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Tina Casey headshot

CEO Advises EV Makers to Bet on Hydrogen Fuel Cells, Too

Daimler Truck CEO Martin Daum is among industry leaders who advocate for including both hydrogen fuel cells and batteries in the global transportation mix.
By Tina Casey

Daimler Truck's FUSO eCanter, which the company says provides a 62-mile (100-kilometer) range with a single charge. The company's CEO also insists hydrogen fuel cell-powered trucks need to be an important part of the global trucking sector.

The discourse over electric vehicles (EVs) has been heating up, thanks partly to a field of high-profile startups headed by Tesla. However, much of the attention has tilted towards electric vehicle batteries. Hydrogen fuel cells also provide for zero-emission mobility, and Daimler Truck CEO Martin Daum is among those who advocate for including both fuel cells and batteries in the mix.

The case for batteries and hydrogen fuel cells, too

In the context of technology available today, the case for including both batteries and hydrogen in the global electrification strategy is a simple one.

During an interview with CNBC earlier this month, Daum explained that Daimler Truck is committed to both as it is a diversified company that makes trucks for a variety of uses.

Shorter distances are appropriate for batteries, especially where there are opportunities for overnight charging. For longer trips and quicker refueling, fuel cells fill the bill.

In general, you can say: If you go to city delivery where you need lower amounts of energy in there, you can charge overnight in a depot, then its certainly battery electric,” Daum explained. But the moment youre on the road, the moment you go from Stockholm to Barcelona … in my opinion, you need something which you can transport better and where you can refuel better and that is ultimately H2.”

Daimler Truck and electrification diversity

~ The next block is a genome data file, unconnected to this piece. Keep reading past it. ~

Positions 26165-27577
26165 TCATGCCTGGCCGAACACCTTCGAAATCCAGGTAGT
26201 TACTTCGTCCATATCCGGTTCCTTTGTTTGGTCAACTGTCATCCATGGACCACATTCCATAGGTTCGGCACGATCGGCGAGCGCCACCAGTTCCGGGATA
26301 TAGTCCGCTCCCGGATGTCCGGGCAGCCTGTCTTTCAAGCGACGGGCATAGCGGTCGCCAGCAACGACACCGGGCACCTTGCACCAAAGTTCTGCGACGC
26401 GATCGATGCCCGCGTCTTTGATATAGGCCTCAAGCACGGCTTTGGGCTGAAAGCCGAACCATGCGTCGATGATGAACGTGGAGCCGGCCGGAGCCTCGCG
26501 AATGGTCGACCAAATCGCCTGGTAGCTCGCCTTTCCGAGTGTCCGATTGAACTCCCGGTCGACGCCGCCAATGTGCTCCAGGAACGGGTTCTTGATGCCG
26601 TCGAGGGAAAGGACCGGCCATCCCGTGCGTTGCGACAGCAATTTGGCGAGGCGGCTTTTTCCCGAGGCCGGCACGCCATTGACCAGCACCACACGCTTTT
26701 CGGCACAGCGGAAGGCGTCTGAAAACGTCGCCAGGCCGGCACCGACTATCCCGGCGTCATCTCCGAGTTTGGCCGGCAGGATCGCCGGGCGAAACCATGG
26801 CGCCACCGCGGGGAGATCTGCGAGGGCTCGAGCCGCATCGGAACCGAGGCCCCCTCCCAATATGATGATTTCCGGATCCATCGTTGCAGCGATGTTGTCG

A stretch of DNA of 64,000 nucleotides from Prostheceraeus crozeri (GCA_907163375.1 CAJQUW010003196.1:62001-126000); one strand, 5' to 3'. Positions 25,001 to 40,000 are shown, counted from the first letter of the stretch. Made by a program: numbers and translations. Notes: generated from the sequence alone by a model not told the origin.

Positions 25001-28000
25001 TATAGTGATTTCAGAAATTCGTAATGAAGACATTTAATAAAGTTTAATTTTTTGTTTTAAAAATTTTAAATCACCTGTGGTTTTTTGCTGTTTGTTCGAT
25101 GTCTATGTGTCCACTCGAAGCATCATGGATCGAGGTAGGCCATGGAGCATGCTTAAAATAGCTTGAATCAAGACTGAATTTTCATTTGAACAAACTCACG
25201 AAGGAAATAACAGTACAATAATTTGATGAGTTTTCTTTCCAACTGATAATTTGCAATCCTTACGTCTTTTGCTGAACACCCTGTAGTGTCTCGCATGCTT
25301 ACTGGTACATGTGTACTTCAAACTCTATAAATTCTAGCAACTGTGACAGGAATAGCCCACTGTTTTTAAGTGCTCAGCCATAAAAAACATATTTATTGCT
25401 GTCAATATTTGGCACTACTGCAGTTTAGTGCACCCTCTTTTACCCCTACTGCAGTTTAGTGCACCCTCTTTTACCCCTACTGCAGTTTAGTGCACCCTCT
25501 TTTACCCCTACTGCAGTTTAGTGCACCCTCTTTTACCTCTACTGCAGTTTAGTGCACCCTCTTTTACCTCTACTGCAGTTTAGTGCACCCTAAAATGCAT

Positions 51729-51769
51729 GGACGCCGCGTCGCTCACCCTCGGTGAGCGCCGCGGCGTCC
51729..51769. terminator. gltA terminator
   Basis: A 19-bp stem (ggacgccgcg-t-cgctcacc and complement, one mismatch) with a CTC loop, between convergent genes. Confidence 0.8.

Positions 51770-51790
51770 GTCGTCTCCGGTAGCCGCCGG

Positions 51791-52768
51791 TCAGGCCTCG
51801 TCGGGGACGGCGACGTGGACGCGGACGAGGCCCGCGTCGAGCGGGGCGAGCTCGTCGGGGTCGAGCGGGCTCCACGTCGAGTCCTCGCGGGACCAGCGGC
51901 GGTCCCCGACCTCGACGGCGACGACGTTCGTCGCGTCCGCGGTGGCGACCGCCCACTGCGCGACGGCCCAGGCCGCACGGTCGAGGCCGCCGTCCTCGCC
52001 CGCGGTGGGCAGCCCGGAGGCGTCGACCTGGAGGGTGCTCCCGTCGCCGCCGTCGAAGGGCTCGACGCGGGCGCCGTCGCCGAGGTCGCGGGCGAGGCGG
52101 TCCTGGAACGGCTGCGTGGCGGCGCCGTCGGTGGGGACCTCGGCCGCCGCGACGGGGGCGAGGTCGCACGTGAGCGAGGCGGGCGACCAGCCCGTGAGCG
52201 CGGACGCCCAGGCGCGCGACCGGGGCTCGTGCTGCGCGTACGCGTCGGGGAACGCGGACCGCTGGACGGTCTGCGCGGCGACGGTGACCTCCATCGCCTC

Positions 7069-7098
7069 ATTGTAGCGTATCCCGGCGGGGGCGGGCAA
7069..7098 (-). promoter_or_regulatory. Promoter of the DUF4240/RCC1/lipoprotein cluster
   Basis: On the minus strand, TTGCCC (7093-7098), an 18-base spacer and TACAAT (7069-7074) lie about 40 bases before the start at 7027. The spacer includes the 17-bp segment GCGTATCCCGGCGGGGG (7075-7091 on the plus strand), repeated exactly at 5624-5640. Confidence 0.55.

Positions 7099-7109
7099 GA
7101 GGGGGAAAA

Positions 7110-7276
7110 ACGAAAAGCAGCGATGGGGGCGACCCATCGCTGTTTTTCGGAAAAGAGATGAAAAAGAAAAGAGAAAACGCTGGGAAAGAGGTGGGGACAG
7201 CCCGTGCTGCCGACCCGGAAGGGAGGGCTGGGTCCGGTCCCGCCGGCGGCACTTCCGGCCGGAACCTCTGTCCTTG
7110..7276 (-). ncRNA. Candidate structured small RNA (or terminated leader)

Daimler Truck is a recent spin-off from Daimler AG. Its focus is on buses and heavy-duty trucks, while the latter will concentrate on passenger cars and vans under the Mercedes brand.

That arrangement sheds additional light on Daum’s embrace of both fuel cells and batteries. He affirmed the diversified approach last month, when the Daimler Truck spinoff was announced.

As a technologically leading manufacturer of trucks and buses, we will do everything we can around the world to offer our customers the best products, our shareholders an attractive return on their investment, and our employees sustainable jobs,” Daum said. “Thats why we are accelerating the development of battery and fuel-cell vehicles in all segments along the way to emission-free transport.”

Fuel cell passenger cars are facing hurdles in the competition for market space against an ever-improving scenario for battery-electric cars. In contrast, the playing field is leveling in the area of heavy-duty mobility including construction equipment as well as trucks and buses.

Cleaning up the zero-emission act

Batteries and hydrogen fuel cells provide for zero emission mobility at the tailpipe, but Daimler Truck and other automakers still have to address sustainability challenges in both fields.